I’m not sure we’re taking the problem by the correct angle. I’m sure the problem doesn’t lies in what has been written. Not even “The Pale King”, because it’s been edited by Michael Pietsch and from his own admittance, it was a puzzle to put together a series of such short sketches. So the work is so filtered through a perspective so ever-present, there’s no way of assessing really of what’s going on. Infinite Jest was written on a surprisingly short period, where he was taking medication on a regular basis.

    The Broom is a novel he could’ve written under this plow of despair, but it’s written in such a more conventional approach (manner of speach, what I mean is that it’s a lot more postmodern), that it’s still hard to say. My humble explanation is that he was a man with an exceptional perception and a great analytical mind (that, we knew), but he also took things at heart. He had difficulty separating himself from his work, which made him so great, but so sad. I don’t claim to have the truth about his suicide, but I don’t think it lies in intellectual discourse.

  8. Levi,
    Great post, as always.


    Great post, as always. I tried to read Infinite Jest last Summer and didn’t get far at all. And, it’s probably fair to admit that I’ve never been much of a DFW fan. But – I still remember when Infinite Jest was published, the year I graduated art school, and the way it seemed to turn the literary world upside down.

    While I wasn’t a fan, I do have a healthy respect for Wallace’s talent. So I wanted to comment on your statement:

    ‘As I mentioned in my responses during that comment conversation, I found David Lipsky’s explanation for the suicide extremely unsatisfying. Of all possible explanations, including Franzen’s, Lipsky’s remains the most tone-deaf, the most trivializing. To reduce a massively talented writer to a chemical automaton, surviving at the mercy of pharmaceutical correction! His life must have had more meaning than the right selection of pills could have provided.’

    It’s too easy to romanticize suicide – when someone we value is taken from us, we want there to be something meaningful about the loss. We want reasons, and we want the reasons to balance the level of the loss we feel. But depression is a medical condition, caused by chemicals in the brain. And balancing it with medication is tricky – and often the doctor has to determine the right dosage (to some extent) through trial and error. Yes, David Foster Wallace’s life did have much more meaning than the right selection of pills – but the huge tragedy is that without the right selection of pills Wallace was probably unable to realize that.

  9. Although it is beyond sad to
    Although it is beyond sad to me that David Wallace died, I find some comfort in the two masterworks he managed to complete. “Infinite Jest” and “A Supposedly Fun Thing…” are both works that make one feel less alone when read. From all I know of David i believe that depression and discontinuing Nardil affected his writing badly at the end, and writing was his life. While it is hard to imagine something as seemingly minor as changing medications hurting someone as seemingly strong as David so badly, I think that the mind is sometimes very delicate, and Nardil is a very very strong medication. To those who have not read him yet, I do not recommend reading “Broom of the System” first. It is a good book but he progressed far beyond it in his later work.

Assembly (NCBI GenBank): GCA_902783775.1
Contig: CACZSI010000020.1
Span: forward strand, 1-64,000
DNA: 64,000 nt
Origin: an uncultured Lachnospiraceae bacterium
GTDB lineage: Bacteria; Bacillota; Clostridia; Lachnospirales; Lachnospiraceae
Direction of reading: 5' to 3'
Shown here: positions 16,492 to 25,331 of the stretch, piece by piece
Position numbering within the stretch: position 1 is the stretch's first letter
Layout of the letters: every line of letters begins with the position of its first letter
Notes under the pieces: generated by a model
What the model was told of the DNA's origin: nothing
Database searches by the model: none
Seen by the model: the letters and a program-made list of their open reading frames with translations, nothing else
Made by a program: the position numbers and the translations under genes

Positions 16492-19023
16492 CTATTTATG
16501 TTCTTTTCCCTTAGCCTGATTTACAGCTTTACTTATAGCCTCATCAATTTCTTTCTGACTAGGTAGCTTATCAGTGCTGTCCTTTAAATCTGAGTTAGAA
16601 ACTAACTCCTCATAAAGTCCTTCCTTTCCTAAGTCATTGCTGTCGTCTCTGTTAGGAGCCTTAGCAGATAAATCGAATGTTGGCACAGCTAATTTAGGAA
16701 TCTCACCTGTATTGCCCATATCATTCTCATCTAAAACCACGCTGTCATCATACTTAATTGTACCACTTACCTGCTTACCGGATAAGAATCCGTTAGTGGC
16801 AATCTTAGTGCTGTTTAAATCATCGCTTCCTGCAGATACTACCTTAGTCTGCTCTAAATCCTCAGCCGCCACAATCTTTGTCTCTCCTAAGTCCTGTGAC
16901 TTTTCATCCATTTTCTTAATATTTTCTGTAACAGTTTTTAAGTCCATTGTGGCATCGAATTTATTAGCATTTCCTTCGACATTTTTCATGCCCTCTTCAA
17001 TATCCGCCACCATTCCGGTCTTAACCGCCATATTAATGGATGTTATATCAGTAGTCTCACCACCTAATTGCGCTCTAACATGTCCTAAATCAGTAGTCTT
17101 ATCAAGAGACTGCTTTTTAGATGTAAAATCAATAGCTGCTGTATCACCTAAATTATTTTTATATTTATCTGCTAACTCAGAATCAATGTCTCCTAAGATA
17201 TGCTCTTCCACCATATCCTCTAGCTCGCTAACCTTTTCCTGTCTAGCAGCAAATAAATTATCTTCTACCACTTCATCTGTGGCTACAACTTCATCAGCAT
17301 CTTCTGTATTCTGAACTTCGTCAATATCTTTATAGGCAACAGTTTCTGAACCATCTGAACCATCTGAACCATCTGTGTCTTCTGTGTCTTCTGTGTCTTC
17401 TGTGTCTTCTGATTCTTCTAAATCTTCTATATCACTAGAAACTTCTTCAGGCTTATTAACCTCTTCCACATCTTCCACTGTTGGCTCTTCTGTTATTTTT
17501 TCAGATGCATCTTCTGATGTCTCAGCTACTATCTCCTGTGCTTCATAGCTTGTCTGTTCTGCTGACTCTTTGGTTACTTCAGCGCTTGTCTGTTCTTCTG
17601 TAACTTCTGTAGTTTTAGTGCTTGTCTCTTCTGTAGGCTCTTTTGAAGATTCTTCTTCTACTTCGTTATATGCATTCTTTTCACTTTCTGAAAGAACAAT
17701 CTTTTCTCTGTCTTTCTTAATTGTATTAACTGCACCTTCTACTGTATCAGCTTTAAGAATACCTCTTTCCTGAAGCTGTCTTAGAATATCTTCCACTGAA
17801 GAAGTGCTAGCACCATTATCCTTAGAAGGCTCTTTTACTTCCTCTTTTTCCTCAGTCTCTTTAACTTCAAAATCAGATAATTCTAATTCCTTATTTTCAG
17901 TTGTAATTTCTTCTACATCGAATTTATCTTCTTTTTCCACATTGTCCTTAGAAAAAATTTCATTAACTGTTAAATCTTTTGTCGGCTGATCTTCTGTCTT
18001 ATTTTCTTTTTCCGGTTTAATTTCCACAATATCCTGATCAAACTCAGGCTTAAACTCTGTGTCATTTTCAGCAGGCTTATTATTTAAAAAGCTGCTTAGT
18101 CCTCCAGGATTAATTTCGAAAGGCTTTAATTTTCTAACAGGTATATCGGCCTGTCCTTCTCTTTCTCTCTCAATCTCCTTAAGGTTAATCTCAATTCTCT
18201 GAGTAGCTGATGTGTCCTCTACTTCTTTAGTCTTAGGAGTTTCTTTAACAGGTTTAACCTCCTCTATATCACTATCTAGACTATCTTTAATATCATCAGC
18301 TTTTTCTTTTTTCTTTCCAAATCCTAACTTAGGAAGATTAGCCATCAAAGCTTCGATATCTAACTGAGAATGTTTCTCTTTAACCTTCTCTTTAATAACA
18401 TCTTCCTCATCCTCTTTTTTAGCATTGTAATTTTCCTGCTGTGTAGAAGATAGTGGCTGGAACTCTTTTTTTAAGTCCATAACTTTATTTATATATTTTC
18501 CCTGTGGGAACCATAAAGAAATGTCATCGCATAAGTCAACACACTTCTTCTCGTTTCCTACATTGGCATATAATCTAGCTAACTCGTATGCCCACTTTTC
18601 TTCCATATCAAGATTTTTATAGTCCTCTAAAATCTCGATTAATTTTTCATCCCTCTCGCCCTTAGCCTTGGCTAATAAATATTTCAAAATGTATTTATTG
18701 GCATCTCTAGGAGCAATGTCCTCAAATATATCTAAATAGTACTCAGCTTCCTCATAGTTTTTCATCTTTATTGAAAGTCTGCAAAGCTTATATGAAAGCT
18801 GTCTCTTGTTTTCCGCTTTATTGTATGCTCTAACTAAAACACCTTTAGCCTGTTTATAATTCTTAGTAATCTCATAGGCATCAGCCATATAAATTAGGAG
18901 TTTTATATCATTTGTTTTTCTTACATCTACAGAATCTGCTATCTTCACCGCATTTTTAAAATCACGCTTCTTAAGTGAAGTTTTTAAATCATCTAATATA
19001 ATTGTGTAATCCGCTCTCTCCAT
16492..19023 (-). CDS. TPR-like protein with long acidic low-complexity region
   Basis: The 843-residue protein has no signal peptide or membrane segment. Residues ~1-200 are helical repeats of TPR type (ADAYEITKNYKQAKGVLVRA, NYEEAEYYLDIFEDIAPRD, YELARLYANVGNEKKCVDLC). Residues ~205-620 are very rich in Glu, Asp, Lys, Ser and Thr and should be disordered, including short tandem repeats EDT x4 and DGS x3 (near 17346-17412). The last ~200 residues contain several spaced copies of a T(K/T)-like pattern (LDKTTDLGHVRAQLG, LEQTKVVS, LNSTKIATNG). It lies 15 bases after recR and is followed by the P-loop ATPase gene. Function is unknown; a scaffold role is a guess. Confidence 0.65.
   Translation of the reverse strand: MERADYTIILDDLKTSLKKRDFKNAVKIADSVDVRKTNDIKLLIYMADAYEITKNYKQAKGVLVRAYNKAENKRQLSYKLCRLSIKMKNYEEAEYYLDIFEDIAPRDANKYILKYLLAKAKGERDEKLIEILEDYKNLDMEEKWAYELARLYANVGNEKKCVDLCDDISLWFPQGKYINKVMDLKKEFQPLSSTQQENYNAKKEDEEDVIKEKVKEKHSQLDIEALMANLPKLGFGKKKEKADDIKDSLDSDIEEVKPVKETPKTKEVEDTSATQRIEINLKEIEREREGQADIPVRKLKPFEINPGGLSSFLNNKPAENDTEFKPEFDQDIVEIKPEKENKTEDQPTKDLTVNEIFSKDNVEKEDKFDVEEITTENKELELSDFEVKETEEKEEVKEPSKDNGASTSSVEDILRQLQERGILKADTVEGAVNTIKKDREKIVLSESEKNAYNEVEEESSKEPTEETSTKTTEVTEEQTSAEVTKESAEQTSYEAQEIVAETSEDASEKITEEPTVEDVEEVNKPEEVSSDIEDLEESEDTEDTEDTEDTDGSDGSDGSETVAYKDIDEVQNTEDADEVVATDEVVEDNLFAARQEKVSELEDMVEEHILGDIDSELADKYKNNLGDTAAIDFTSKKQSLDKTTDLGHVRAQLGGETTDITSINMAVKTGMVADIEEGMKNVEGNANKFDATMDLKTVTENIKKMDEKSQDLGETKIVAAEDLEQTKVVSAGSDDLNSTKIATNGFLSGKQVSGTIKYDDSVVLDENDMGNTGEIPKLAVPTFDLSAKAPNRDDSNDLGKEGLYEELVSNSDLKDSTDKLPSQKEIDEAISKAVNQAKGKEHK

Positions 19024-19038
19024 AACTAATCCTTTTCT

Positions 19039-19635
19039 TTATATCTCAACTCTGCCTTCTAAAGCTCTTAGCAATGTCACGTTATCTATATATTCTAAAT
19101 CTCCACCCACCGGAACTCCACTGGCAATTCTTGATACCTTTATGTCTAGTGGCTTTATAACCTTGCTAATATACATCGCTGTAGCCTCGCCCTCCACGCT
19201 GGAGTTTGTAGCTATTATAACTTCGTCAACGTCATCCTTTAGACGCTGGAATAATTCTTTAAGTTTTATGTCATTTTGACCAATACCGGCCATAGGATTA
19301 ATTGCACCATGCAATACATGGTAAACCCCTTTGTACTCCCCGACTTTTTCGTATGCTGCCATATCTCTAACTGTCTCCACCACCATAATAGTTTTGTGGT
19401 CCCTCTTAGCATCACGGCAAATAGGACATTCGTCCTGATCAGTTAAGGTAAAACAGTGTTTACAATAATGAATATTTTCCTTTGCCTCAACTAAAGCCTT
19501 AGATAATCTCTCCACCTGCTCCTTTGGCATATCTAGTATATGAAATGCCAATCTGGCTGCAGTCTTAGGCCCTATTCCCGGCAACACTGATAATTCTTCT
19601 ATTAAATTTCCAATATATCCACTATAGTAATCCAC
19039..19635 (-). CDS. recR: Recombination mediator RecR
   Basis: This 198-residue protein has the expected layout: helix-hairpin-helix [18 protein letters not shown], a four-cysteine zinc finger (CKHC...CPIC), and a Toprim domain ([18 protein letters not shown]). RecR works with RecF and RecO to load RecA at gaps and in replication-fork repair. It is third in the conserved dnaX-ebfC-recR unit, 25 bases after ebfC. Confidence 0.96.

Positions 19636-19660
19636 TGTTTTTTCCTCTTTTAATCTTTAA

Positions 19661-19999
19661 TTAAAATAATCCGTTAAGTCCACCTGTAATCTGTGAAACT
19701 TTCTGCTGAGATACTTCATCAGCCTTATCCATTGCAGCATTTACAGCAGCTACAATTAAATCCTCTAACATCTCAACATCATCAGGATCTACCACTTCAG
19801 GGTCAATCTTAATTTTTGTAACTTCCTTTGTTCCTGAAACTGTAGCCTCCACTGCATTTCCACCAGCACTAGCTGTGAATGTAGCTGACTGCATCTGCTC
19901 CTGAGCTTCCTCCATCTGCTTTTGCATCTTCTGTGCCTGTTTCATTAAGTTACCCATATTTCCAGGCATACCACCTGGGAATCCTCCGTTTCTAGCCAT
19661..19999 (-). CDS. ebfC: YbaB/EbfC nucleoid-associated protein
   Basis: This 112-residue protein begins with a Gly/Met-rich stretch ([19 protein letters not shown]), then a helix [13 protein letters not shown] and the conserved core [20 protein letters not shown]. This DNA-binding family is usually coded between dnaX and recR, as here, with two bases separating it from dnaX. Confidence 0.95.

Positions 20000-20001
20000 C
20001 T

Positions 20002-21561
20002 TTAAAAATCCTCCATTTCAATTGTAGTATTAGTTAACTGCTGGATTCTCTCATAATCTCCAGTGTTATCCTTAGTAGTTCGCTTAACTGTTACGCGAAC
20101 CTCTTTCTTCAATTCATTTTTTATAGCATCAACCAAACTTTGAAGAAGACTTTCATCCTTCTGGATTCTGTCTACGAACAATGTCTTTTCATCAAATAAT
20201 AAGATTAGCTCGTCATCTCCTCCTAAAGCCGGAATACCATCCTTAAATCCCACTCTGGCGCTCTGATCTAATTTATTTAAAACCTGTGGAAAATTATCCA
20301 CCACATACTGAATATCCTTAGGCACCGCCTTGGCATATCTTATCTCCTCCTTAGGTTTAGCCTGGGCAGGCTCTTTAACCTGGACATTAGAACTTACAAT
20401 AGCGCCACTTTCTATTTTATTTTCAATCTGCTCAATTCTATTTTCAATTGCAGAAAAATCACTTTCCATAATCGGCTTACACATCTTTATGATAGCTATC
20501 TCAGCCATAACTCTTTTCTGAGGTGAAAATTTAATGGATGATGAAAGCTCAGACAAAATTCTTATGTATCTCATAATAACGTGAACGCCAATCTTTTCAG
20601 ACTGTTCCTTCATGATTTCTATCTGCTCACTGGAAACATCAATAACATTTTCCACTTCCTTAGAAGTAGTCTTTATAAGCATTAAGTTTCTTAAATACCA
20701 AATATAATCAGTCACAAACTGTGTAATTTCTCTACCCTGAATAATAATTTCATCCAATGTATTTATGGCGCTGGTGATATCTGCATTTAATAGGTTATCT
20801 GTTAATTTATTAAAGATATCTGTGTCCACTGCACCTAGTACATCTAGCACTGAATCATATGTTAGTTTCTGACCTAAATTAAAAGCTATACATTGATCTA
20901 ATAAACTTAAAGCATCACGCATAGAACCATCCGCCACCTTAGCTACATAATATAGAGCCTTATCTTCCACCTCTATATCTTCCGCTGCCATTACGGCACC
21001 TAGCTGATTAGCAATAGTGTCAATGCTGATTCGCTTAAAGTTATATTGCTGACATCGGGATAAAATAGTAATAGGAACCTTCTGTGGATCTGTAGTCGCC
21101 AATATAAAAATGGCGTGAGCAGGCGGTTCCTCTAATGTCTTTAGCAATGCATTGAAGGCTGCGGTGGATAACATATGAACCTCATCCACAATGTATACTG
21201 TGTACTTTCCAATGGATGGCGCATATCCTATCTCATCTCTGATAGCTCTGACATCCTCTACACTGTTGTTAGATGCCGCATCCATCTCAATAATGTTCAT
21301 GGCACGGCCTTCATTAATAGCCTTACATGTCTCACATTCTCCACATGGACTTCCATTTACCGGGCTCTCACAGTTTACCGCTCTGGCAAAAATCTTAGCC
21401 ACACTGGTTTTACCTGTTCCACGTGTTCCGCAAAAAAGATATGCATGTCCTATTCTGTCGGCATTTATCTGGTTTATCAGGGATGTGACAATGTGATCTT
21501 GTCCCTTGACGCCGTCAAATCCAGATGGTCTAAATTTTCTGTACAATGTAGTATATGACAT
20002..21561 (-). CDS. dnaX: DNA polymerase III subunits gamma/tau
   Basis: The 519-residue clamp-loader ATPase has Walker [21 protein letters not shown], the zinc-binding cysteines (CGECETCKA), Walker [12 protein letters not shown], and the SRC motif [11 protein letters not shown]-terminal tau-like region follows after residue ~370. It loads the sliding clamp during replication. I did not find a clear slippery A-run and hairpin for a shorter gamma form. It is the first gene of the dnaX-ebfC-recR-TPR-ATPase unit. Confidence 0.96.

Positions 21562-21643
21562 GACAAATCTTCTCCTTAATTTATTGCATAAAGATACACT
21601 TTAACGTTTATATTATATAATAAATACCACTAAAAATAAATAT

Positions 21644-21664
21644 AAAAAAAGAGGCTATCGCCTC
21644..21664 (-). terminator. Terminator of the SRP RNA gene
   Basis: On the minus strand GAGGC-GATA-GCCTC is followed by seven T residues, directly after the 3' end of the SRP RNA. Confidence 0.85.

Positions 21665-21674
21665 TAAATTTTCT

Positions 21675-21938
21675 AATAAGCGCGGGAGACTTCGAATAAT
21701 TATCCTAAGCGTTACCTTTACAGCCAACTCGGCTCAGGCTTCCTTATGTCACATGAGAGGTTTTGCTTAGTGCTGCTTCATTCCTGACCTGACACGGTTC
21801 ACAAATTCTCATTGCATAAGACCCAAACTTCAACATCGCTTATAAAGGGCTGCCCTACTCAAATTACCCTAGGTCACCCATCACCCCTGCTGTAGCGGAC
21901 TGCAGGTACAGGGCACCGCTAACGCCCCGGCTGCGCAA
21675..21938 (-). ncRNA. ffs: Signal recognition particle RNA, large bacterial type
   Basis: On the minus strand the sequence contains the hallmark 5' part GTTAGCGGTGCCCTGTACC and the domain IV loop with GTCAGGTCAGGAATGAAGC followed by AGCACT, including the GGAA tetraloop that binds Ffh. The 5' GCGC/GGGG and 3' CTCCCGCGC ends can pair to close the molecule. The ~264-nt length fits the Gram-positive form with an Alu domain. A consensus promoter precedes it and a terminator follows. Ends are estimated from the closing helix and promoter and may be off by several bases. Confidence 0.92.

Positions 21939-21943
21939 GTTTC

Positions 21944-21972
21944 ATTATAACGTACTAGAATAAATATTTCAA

10. All that he was is in the
    All that he was is in the books. Simple as that really. And then he killed himself. The books are what we have left. Infinite Jest is stunning in places, just stunning, but very trying in places. I am now 190 pages in. Just today, twice, I felt like giving up on it. It is a difficult books to read, a constant stream of information, of things noted, turned around, studied from every angle.

  11. No matter what the ostensible
    No matter what the ostensible reason is for people to kill themselves, eg boredom, unrequited love, frustration over communication, hatred of ones spouse etc… The common denominator is always there: pain. Overwhelming unabating pain.

    I think this can be physical pain and more often mental pain. As some earlier posts here mentioned, anxiety and anguish.

    I don’t think anxiety and anguish can even be strong enough to describe the mental anguish they must have gone through.

    It is physical in that it is a mental illness in the most literal sense of the term. It is neurological. There may be an organic component. Read the Wikipedia section on Hemingway before he shot himself. In some ways it was quite similar to Wallace in that near the end both received shock therapy.

    I think the mental pain becomes such that it can feel like their head and body is on fire. I think they need to escape horrible pain. However it may manifestly be explained, it is pain.

    To quote Kurt Cobain “pain pain pain”

  12. As a bit of an elaboration on
    As a bit of an elaboration on Lipsky’s consideration of pharmaceutical factors in suicide — if I remember correctly, his contention was not that a med change made DFW’s meds stop working and so he fell prey to his own darkness. Rather, certain meds and combinations of meds have been shown to actually cause suicidal behavior in a manner that is both horrifying and out of control. I experienced this myself after starting a course of Prozac. Whether Mr. Wallace, I, or anyone else is or is not ultimately a chemical automaton, there are indeed combinations of chemicals that result in loss of control and it seems to me perfectly credible and extraordinarily tragic that this puzzle of a man fell victim to the vagaries of he pharmaceutical industry.

  13. A book called “Nation of
    A book called “Nation of Rebels” claims Kurt Cobain was victim of an idea, the idea of “counterculture”. The authors elaborate on what they mean by counterculture and how the idea of it developed and the effects (negative) it has had.
    Kurt Cobain probably sincerely thought he was too popular and the mainstream culture liked his music and his band was too big and that there is something terribly wrong with this. It is wrong to be that popular. Plus, he was sick in the head and messed up on drugs. So… he had issues.